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If I use UNION for a subform recordset in Access, it disallows making that recordset updateable.

The problem is, I need to be able to update the recordset.

I have two tables - One is a list of employees (Employees). The other is a record of how many tickets each employee closed for the day. As a result, that table (INCTech) uses EmployeeID and Date as a joint primary key, since each employee can only have one record for a given date.

I can't use a LEFT OUTER JOIN to retrieve a complete list of employees, because it will exclude any employee that has a record in INCTech for a date other than the given date. This doesn't work:

SELECT INCTech.EmployeeID, INCTech.Assigned, INCTech.Closed, INCTech.Submitted,
INCTech.StillOpen, INCTech.TheDate, Employees.FirstName, Employees.LastName
FROM Employees LEFT JOIN INCTech ON Employees.EmployeeID = INCTech.EmployeeID
WHERE Employees.GroupID = 8 AND (INCTech.TheDate = #4/15/2011# OR 
INCTech.TheDate IS NULL)

Because if an employee has a record for a different date than 4/15/2011, they don't meet either of the two date criteria - Date isn't NULL anymore, but it's also not the given date.

My query that works is:

SELECT Employees.EmployeeID, Employees.FirstName, Employees.LastName,
Employees.FirstName & " " & Employees.LastName AS FullName, INCTech.TheDate,
INCTech.Assigned, INCTech.Closed, INCTech.Submitted, INCTech.StillOpen,
FROM Employees
WHERE (INCTech.TheDate)=Calendar.Value AND Employees.GroupID = ddlGroup.Value
SELECT Employees.EmployeeID, Employees.FirstName, Employees.LastName, 
Employees.FirstName & " " & Employees.LastName AS FullName, NULL AS TheDate, 
NULL AS Assigned, NULL AS Closed, NULL As Submitted, NULL As StillOpen, 
FROM Employees 
LEFT OUTER JOIN INCTech ON Employees.EmployeeID=INCTech.EmployeeID 
WHERE Employees.EmployeeID NOT IN 
(SELECT INCTech.EmployeeID FROM INCTech WHERE INCTech.TheDate=Calendar.Value)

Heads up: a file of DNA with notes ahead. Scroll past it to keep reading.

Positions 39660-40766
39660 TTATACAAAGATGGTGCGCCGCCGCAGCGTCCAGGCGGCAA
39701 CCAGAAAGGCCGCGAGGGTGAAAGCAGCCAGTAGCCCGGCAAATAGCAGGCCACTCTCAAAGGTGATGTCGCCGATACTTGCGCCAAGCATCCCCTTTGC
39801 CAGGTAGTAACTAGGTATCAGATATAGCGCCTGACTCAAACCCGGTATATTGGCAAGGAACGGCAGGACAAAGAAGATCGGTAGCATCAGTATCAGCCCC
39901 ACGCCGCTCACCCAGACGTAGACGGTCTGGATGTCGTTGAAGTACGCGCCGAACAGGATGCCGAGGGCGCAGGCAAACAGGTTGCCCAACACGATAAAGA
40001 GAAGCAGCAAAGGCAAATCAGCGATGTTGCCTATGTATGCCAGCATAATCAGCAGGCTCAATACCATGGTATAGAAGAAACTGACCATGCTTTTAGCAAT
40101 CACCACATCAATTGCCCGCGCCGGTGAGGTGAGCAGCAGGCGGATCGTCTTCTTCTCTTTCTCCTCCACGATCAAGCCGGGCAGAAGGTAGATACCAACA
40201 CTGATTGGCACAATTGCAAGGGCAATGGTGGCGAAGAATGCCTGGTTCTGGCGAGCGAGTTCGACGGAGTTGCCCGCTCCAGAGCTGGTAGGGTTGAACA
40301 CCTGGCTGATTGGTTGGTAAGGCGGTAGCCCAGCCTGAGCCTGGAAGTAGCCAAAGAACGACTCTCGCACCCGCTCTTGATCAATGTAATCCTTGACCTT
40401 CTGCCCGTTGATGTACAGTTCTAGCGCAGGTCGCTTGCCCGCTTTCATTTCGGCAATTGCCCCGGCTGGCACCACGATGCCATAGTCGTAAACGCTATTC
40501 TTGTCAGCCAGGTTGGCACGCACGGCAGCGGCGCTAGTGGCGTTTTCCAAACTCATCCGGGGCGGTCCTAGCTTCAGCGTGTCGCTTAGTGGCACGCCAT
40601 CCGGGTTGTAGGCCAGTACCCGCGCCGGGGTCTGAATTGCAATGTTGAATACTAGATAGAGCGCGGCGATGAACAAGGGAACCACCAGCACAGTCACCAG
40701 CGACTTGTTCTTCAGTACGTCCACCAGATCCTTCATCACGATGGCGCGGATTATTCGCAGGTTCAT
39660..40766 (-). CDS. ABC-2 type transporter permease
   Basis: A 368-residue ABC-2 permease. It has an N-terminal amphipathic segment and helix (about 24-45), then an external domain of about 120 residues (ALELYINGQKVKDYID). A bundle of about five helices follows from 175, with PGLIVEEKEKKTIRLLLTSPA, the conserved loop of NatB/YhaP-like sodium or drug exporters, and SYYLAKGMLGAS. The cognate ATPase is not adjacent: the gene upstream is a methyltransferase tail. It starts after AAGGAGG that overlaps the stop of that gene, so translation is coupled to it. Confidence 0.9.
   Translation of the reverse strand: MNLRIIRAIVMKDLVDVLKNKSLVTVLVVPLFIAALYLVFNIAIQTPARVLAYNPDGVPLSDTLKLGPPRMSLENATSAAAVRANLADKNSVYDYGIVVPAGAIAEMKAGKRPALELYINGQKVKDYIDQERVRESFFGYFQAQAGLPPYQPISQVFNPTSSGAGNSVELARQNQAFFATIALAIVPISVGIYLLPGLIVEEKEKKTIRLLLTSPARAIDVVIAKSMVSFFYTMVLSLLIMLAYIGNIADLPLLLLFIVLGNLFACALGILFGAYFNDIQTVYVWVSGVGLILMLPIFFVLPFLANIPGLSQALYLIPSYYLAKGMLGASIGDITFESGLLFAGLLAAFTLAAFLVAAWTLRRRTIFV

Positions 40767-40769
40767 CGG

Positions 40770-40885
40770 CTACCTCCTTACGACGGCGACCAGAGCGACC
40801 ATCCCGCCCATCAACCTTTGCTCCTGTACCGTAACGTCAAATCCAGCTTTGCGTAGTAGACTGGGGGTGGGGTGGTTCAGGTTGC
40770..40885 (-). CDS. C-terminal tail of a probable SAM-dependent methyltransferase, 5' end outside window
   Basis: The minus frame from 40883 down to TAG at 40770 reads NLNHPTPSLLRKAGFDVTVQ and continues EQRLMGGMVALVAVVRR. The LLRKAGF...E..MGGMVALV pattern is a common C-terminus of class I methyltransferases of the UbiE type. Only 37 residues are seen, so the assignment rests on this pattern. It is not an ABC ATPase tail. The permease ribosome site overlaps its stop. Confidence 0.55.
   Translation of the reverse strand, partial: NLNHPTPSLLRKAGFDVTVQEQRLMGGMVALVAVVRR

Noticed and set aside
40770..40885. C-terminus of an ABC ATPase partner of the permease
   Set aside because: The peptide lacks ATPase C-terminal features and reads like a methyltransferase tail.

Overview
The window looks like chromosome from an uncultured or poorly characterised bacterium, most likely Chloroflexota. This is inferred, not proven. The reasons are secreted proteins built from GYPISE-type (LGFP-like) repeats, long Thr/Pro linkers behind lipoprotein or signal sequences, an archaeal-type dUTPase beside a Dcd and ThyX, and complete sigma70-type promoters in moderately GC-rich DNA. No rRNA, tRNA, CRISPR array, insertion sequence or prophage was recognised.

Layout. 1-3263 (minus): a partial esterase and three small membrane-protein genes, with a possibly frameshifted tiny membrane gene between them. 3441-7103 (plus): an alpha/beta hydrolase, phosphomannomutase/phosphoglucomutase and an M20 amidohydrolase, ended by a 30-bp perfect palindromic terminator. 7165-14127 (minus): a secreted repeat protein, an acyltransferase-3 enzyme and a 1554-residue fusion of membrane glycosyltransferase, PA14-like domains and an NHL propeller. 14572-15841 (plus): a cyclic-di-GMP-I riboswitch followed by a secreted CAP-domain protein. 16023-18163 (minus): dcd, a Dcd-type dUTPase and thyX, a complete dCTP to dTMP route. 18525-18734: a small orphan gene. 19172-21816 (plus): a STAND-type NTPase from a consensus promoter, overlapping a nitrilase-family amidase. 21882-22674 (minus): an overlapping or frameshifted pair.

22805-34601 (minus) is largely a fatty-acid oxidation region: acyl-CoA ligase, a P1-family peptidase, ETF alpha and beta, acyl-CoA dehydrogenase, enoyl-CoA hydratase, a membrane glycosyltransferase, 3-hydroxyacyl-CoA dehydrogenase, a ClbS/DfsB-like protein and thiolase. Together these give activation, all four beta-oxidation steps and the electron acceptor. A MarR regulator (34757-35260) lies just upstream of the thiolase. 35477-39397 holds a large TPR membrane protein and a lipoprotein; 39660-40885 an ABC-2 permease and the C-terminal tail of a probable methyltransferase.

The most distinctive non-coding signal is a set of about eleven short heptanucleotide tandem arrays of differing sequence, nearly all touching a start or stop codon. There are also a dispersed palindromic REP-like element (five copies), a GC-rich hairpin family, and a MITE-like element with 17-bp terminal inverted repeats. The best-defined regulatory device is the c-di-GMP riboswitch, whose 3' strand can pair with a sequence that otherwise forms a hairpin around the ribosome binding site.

AND Employees.GroupID = ddlGroup.Value

But since I have to use a UNION for that to work, the resulting recordset is read-only. This isn't going to work - I need to be able to modify or add data for each employee's daily record.


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4 Answers 4

Build a form with this query as its Record Source:

SELECT e.EmployeeID, Date() AS TheDate, e.LastName, e.FirstName
FROM Employees AS e
ORDER BY e.LastName, e.FirstName;

Add a subform to it which uses INCTech as it's Record Source.

Use EmployeeID;TheDate as the Link Child Fields and Link Master Fields.

Choose Single Form as the subform's Default View. Set Navigation Buttons = No. Set the Cycle property to Current Record.

Then for any Employee record in the main form, your subform will display the matching INCTech row (same employee, same date) if there is a row, or allow you to add a row if none exists.

But you will probably want to edit INCTech data for dates other than today. In that case you could add an unbound text box control to the main form's header, say txtWhichDate, and allow the user to input a date value. In that case you can adjust the main form's query to reference the text box value instead of Date().

SELECT e.EmployeeID, Forms!YourFormName!txtWhichDate AS TheDate, e.LastName, e.FirstName
FROM Employees AS e
ORDER BY e.LastName, e.FirstName;

Or you can add code to txtWhichDate's After Update event to update the Record Source to match.